Drones and High Altitude Long Endurance systems
High altitude drones are one major area we’re focused on developing. To understand the reasons for this, it is helpful to consider some of our technical constraints.
We want to:
• Fly as close to the ground as possible in order to maximize signal strength.
• Fly at a high enough altitude where the wind is not very strong in order to maximize endurance.
• Fly outside of regulated airspace for safety and quick deployment.
• Be able to precisely control the location of these aircraft, unlike balloons.
• Build the smallest structure possible so it requires minimal energy to stay aloft.
• Build a large enough structure that can effectively harvest all the energy it needs from the sun.
• Build the cheapest structure so we can cost effectively produce enough to span many areas.
• Build a re-usable structure to make it more cost effective as well.
Based on these constraints, drones operating at 65,000 feet are ideal. At this altitude, a drone can broadcast a powerful signal that covers a city-sized area of territory with a medium pop- ulation density. This is also close to the lowest altitude for unregulated airspace, and a layer in the atmosphere that has very stable weather conditions and low wind speeds. This means an aircraft can easily cruise and conserve power, while generating power through its solar panels during the day to store in its batteries for overnight use.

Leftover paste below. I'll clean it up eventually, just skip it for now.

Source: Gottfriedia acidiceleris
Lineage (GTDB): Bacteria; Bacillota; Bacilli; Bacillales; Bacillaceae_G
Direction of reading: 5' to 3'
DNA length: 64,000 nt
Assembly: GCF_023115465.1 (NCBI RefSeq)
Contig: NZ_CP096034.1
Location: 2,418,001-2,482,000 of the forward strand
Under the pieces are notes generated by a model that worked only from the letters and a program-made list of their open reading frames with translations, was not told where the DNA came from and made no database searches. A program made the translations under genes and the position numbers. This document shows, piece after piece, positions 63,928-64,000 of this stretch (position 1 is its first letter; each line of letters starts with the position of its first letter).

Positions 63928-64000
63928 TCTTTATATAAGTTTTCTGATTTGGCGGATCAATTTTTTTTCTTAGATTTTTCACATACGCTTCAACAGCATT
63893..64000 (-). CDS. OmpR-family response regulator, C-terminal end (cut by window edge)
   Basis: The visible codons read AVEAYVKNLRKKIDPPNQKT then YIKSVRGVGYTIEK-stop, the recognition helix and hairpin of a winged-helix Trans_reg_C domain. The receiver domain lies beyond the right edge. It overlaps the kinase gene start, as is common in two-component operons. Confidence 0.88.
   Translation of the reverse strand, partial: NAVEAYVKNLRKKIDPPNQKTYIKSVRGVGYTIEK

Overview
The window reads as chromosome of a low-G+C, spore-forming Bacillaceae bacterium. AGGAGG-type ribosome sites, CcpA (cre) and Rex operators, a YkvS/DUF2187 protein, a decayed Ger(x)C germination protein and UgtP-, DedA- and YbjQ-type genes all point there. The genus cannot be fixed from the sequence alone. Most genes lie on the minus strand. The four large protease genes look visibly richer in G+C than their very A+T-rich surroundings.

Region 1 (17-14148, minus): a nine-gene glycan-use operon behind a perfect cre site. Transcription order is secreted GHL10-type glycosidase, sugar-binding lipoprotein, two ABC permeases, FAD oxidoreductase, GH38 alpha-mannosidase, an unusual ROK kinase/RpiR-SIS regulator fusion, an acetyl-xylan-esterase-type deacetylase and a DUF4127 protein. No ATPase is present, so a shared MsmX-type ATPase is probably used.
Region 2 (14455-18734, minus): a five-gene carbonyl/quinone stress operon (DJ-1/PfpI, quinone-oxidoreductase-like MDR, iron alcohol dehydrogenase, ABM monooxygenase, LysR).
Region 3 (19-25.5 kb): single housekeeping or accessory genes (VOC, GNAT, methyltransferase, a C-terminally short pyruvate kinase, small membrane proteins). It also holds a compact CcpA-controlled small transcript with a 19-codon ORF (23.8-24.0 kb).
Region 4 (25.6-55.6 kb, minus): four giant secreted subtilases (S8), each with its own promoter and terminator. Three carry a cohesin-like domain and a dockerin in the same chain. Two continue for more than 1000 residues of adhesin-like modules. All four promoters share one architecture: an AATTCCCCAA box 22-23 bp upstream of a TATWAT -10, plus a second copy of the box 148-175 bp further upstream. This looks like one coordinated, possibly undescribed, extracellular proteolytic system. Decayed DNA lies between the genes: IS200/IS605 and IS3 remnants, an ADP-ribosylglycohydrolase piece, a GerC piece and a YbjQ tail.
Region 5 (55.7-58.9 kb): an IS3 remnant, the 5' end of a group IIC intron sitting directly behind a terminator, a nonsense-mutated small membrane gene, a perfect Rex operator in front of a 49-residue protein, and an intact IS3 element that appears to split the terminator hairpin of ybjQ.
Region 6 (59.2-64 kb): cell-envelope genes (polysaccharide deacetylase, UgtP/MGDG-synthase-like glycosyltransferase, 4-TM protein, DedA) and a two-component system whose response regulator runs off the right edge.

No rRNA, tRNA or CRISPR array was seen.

With the efficiency and endurance of high altitude drones, it’s even possible that aircraft could remain aloft for months or years. This means drones have more endurance than balloons, while also being able to have their location precisely controlled. And unlike satellites, drones won’t burn up in the atmosphere when their mission is complete. Instead, they can be easily returned to Earth for maintenance and redeployment.We’re still finalizing the communication equipment payload, including FSO systems. If the technical hurdles can be overcome with free space optics, the value of this solution will only increase. But even equipped with microwave antennae, this system can potentially connect a lot more people to the internet in an efficient and cost effective way.Our team is actively working on building our first aircraft now. We recently announced that key members from Ascenta, whose founders created early versions of Zephyr, which became the world’s longest flying solar-powered unmanned aircraft, will be joining our Connectivity Lab to work
on these aircraft. We expect to have an initial version of this system working in the near future.